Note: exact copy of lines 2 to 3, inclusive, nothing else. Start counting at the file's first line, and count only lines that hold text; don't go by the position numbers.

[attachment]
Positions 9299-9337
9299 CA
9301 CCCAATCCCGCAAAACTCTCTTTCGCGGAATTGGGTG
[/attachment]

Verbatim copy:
9299 CA
9301 CCCAATCCCGCAAAACTCTCTTTCGCGGAATTGGGTG